Dancers and disc jockeys on Sunday decried the ban on the use of public address system and music gadgets at this year’s Lagos International Trade Fair.
They told the News Agency of Nigeria that the music ban at the ongoing Fair had affected their livelihoods and rendered many youths idle.
Yetunde Gbadebo, an undergraduate at the Lagos State Polytechnic, said she used the money realised from her dancing engagements at the Fair for her upkeep and to support her education.
Gbadebo said: “Yearly, I look forward to the commencement of Lagos Trade Fair because for the past three years various exhibitors engaged my service as a dancer and paid me between N2,000 and N3,000 daily.
“But with this no music directive, there is no need for our service.
“My friend and I are just roaming around the fairground with the hope that the situation will change for the better.”
Chidi Nelson, a disc jockey, said the fair was a once in a year opportunity for him to showcase his talent while also making money.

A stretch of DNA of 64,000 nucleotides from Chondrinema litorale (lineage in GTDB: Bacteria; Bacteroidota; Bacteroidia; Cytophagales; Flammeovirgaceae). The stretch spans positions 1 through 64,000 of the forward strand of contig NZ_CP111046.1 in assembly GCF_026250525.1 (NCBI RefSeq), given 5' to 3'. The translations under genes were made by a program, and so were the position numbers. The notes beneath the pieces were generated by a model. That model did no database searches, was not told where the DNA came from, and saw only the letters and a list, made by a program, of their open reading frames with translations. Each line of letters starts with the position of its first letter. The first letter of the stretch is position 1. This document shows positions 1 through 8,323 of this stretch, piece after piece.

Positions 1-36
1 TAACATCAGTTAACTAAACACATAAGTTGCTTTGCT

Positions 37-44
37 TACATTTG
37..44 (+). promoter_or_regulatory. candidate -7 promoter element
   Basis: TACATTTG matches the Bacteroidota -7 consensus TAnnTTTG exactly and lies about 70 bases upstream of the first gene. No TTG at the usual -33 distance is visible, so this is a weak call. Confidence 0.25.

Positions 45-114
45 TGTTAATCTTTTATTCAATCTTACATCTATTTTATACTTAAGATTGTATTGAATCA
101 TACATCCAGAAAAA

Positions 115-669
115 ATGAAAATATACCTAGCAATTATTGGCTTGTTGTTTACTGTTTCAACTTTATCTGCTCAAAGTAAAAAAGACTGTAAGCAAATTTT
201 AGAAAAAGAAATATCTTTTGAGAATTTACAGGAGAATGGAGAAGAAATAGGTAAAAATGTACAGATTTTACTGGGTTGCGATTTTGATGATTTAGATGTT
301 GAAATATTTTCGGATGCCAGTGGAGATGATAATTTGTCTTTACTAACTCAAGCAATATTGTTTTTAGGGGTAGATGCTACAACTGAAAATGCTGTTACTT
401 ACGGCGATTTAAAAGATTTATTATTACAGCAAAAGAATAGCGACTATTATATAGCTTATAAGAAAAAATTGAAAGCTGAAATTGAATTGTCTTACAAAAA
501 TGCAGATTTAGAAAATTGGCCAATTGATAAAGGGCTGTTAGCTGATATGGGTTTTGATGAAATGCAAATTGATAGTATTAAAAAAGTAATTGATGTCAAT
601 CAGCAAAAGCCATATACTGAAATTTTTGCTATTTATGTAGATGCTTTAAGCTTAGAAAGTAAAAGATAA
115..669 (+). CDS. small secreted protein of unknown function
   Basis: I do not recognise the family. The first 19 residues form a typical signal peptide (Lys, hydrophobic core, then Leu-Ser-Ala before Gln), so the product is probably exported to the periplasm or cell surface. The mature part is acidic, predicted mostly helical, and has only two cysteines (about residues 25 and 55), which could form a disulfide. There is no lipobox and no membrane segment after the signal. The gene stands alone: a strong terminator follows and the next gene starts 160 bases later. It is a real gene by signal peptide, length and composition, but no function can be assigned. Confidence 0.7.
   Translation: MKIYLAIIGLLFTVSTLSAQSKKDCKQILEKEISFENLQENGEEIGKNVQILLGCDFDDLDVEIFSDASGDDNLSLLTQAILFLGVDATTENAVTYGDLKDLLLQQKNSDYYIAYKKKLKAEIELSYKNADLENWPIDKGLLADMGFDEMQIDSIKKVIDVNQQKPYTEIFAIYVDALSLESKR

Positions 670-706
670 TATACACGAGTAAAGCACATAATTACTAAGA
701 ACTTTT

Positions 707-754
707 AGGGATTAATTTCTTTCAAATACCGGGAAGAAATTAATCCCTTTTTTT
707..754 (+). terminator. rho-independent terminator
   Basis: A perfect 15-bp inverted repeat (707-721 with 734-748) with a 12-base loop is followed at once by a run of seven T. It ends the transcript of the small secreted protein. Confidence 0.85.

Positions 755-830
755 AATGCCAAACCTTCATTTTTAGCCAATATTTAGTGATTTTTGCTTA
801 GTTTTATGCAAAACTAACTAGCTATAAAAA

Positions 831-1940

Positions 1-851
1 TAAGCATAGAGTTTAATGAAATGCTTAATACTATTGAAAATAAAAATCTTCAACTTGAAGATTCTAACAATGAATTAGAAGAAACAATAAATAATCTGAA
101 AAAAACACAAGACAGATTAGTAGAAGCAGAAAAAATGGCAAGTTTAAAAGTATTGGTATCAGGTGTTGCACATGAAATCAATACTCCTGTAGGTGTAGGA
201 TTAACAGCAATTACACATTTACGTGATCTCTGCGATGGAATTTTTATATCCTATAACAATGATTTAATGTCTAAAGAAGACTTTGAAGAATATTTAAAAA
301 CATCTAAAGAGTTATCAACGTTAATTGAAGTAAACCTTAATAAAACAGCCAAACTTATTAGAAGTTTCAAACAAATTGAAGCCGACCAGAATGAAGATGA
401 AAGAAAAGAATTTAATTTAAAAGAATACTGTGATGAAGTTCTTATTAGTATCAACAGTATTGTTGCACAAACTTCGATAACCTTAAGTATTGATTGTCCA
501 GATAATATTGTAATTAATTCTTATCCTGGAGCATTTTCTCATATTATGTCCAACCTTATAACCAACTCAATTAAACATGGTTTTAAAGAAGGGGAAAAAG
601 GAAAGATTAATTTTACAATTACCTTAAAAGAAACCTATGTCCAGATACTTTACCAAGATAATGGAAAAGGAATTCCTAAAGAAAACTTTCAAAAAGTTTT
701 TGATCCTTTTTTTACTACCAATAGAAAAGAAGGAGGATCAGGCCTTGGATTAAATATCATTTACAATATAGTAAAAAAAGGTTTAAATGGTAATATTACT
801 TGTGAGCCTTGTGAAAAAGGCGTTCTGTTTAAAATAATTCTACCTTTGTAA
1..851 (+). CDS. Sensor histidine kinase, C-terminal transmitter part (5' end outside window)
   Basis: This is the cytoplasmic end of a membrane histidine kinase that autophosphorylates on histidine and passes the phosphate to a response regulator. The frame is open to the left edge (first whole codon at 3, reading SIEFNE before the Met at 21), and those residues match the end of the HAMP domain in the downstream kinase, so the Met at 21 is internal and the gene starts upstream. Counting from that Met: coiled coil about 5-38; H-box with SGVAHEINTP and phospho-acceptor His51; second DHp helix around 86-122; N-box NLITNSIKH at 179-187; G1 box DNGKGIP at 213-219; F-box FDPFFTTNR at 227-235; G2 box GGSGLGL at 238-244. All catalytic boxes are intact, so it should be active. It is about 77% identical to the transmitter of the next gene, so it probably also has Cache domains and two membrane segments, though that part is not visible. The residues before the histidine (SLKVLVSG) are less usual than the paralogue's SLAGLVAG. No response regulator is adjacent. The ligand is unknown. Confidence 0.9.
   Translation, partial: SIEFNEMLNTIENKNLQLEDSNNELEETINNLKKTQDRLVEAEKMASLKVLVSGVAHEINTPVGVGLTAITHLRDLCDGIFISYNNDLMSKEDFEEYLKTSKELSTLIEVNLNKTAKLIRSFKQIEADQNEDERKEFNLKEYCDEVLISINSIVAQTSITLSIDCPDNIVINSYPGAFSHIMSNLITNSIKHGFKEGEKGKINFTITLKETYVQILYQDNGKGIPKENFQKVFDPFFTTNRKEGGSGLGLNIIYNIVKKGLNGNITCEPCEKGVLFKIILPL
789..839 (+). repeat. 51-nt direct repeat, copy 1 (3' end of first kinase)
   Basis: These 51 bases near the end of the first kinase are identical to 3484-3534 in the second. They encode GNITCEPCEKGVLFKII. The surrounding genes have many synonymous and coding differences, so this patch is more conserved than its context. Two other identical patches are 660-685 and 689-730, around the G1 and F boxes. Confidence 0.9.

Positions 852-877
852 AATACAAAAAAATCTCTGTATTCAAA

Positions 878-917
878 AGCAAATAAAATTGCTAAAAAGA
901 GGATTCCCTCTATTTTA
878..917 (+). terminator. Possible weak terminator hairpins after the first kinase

Nelson said: “I feel so disappointed with this ban on music gadgets.
“I earn between N5,000 and N10,000 daily at past fairs, depending on the company that I work with.
“It makes the fair exciting.
“Some visitors are attracted to an exhibitor’s stand because of music and dancing activities, and from there they purchase the goods displayed, but now the fair seems boring.”
However, John Malcolm, a European Union exhibitor, said the ban on music was commendable, noting that it was an improvement upon the noise experienced during past fairs.
Gabriel Idahosa, Chairman, Lagos Chamber of Commerce and Industry, said the ban on the use of public address system and music gadgets at the fair ground was to control noise pollution.
He said the chamber had educated exhibitors on how noise pollution was injurious to health and have enlightened them on other marketing alternatives.
Idahosa said a central public address system had been positioned at strategic points at the fair to disseminate information and play music.